Extending pharmaceutical monopolies would substantially increase costs for taxpayers. Shutterstock

The United States’ withdrawal from the Trans Pacific Partnership and the recent US-China tariff wars have flamed concerns that international trade is becoming unstable.

Trade talks between Australia and the European Union – Australia’s second-largest trading partner – launched in June this year to much fanfare. They’re being promoted as a way to overcome some of the international uncertainty around trade.

But negotiating with the EU means Australia faces pressure once again to extend monopoly protection for foreign pharmaceutical companies. This could mean taxpayers end up paying high prices for medicines for longer.

Extending patents

The EU appears to be asking Australia to agree to extend patent terms, at least for some drugs, although it’s not yet clear for how long. This could mean Australia, through the Pharmaceutical Benefits Scheme (PBS), pays for more expensive brand-name pharmaceuticals for longer periods before cheaper, generic versions become available.

The EU’s push is driven by claims that its pharmaceutical firms need longer periods of monopoly in countries like Australia to recoup the costs of developing new drugs before a competitor enters the market.

But the argument doesn’t stand up to scrutiny. Two independent Australian reviews from 2013 and 2016 found no evidence monopolies needed to be extended to recoup development costs. In fact, the reviews found some evidence for reducing pharmaceutical monopolies in Australia.

Increasing costs

Evidence shows that extending monopolies can increase costs to taxpayers.

2011 study examined similar EU demands on Canada. It found generics would be delayed by 3.46 years on average, with an annual loss of C$811 million for every year of delayed generic entry. This would result in an additional C$2.8 billion in costs to taxpayers per year.

The EU demands for Australia include longer monopoly terms for medicines where clinical trials have been done with children. These demands would likely place further pressure on the costs of pharmaceuticals in Australia.

Reducing patent terms, in contrast, could elicit substantial savings.

An independent 2012-13 review of Australia’s pharmaceutical patent system found taxpayers would save A$244 million a year by reducing existing patent term extensions.

Data exclusivity

Another concerning EU proposal is for Australia to lengthen monopolies on clinical trial data, known as “data exclusivity”. This is a separate monopoly to a patent and can apply whether or not there is a valid patent on a medicine, and cannot be challenged in court.

During the period of data exclusivity, generic manufacturers can’t rely on the clinical trial data demonstrating the safety and efficacy of the original drug to gain marketing approval for their generic version.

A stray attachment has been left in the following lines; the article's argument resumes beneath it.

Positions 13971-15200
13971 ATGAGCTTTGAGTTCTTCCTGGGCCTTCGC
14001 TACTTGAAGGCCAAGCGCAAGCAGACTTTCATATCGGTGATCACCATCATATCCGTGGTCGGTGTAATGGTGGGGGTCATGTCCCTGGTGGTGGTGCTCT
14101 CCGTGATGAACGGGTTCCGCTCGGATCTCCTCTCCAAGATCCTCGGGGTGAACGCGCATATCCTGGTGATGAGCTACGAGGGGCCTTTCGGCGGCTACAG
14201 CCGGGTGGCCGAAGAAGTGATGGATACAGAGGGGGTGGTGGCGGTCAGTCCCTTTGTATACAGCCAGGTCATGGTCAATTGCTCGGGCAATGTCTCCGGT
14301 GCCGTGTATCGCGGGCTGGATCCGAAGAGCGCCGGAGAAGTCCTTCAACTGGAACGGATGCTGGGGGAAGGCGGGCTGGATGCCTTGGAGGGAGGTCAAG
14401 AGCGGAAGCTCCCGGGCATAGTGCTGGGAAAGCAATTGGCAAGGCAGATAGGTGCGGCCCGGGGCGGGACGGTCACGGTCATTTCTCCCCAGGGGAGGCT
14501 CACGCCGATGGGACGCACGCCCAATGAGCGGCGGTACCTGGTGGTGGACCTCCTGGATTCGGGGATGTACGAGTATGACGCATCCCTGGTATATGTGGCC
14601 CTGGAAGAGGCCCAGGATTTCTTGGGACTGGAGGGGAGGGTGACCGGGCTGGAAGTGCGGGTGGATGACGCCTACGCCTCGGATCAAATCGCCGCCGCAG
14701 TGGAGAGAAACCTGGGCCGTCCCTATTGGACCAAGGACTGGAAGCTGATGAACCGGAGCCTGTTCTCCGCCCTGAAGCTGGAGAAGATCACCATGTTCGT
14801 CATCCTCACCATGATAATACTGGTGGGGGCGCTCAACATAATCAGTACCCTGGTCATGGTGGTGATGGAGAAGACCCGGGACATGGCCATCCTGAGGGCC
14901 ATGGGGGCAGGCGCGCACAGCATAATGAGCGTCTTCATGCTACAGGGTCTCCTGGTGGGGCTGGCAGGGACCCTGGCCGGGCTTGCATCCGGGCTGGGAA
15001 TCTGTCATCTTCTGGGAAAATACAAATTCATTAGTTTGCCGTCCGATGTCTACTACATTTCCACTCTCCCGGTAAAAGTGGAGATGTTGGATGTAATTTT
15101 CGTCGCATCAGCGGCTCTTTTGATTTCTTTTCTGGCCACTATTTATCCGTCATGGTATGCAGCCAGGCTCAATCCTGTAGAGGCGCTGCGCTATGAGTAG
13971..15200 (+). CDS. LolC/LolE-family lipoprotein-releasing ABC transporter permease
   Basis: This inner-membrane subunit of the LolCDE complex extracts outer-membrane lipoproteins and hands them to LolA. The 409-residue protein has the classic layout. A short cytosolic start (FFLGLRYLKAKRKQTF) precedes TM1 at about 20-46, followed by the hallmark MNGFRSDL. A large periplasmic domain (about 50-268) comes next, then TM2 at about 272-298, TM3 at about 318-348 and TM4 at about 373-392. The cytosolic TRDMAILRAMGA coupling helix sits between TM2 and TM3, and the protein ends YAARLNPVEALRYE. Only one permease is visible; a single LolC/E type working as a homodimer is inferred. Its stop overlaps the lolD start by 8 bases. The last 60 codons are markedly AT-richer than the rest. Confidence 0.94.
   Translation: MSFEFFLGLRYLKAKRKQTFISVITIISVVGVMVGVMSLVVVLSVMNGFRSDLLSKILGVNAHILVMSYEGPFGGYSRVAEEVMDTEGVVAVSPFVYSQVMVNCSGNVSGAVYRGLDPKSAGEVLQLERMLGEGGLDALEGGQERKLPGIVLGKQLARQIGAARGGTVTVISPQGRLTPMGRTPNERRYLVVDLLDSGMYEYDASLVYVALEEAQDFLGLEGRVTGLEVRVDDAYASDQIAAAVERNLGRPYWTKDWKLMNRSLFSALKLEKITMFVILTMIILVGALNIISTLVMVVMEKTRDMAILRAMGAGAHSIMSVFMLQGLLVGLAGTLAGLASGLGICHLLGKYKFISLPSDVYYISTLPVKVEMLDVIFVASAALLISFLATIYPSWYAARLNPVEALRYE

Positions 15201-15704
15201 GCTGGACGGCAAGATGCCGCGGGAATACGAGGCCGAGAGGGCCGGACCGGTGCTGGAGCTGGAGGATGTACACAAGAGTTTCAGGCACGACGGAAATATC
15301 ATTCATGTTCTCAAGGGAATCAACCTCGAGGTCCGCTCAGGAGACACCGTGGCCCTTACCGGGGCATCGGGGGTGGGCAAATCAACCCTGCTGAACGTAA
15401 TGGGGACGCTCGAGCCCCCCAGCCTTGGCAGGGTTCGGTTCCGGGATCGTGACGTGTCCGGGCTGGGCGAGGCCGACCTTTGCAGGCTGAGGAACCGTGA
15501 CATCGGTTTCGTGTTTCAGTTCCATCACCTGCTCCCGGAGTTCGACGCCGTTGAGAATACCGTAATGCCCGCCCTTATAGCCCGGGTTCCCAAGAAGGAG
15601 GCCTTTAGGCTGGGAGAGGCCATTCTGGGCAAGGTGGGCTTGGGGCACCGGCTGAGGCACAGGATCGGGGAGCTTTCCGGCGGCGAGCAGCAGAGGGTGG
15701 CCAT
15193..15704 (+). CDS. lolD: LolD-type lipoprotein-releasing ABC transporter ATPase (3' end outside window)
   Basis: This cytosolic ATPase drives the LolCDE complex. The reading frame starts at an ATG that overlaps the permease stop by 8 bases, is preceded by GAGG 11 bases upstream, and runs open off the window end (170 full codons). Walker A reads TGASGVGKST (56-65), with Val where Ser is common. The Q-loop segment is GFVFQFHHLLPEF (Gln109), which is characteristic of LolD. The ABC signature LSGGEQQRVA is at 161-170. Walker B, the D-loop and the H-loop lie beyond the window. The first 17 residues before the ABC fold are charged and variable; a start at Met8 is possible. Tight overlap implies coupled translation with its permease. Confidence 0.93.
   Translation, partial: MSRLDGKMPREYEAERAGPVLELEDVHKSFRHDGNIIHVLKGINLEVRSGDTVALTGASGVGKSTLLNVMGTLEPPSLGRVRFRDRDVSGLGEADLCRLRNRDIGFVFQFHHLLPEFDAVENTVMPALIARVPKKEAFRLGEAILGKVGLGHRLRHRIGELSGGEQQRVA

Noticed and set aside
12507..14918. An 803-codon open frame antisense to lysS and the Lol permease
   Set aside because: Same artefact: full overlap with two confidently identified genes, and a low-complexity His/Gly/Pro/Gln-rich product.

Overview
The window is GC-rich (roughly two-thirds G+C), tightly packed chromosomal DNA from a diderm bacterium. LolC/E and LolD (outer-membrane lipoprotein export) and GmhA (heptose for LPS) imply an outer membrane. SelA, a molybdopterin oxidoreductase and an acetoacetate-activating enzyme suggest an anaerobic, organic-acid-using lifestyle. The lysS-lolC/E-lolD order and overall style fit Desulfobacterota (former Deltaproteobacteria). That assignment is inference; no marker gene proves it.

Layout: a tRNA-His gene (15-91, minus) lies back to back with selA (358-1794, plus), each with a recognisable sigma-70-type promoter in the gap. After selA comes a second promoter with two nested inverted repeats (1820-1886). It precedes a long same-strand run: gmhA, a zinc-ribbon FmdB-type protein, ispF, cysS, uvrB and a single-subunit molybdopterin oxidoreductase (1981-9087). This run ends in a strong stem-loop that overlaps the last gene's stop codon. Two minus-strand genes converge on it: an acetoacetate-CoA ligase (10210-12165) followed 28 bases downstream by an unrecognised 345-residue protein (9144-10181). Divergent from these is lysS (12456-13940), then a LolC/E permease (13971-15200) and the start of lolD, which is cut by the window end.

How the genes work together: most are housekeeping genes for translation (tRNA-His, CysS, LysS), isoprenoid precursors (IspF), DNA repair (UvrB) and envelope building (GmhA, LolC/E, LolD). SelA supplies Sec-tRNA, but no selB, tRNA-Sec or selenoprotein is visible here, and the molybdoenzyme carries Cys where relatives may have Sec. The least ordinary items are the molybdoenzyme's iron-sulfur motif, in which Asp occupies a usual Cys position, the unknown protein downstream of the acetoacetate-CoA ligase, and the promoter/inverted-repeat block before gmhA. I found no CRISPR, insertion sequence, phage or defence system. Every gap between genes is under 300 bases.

The problem is that it is not only expensive for generic companies to duplicate the trials, it’s also unethical to conduct placebo trials when the outcome is known.

So the EU push for Australia to increase its current period of data exclusivity for medicines from five to eight years (plus an additional two to three years before generics can be placed on the market) will be particularly controversial.

The result is a likely delay to the market entry of generics.

An Oxfam study in Jordan found data exclusivity contributed to “significant delays” in generic entry of 79% of medicines examined. These delays result in paying high prices for longer.

US study found market exclusivity periods for just three drugs cost Medicaid US$1.5 billion in 2000–2004 alone.

High price for ‘biologics’ without ‘biosimilars’

“Biologics” are newer and often more expensive medicines produced through biological processes and include treatments for cancer and rheumatoid arthritis. The EU’s definition of medicinal products seems to include biologics so they would be subject to the same expanded monopoly protection.

The complexity of biologics and the way they are made means generics (exact copies) are not possible, but “biosimilars”, which have the same effects in the body, can often be made. Delays in access to less expensive biosimilars could mean a greater proportion of Australia’s health funding is siphoned off to buy costly medicines, leaving fewer resources for other key health needs.

Our study of the cost of biologic drugs in Australia found taxpayers spent more than A$2 billion through the PBS in the year 2015-2016 alone. We also found PBS spending on biologics could be reduced by as much as 24% through the timely availability of biosimilars.

Fortunately, Australia and remaining TPP parties agreed to suspend data exclusivity provisions in the final TPP negotiations after the US withdrew from the agreement.

The task now is for Australia to hold out on extending pharmaceutical monopolies in trade talks with the EU. The economic evidence is on our side, and the stakes too high.


This article was co-authored by:

Belinda Townsend – [Research Fellow, NHMRC Centre for Research Excellence in the Social Determinants of Health Equity, School of Regulation and Global Governance, Australian National University];

Deborah Gleeson – [Senior Lecturer in Public Health, La Trobe University]
and

Hazel Moir [Adjunct Associate Professor; economics of patents, copyright and other “IP”, Australian National University]


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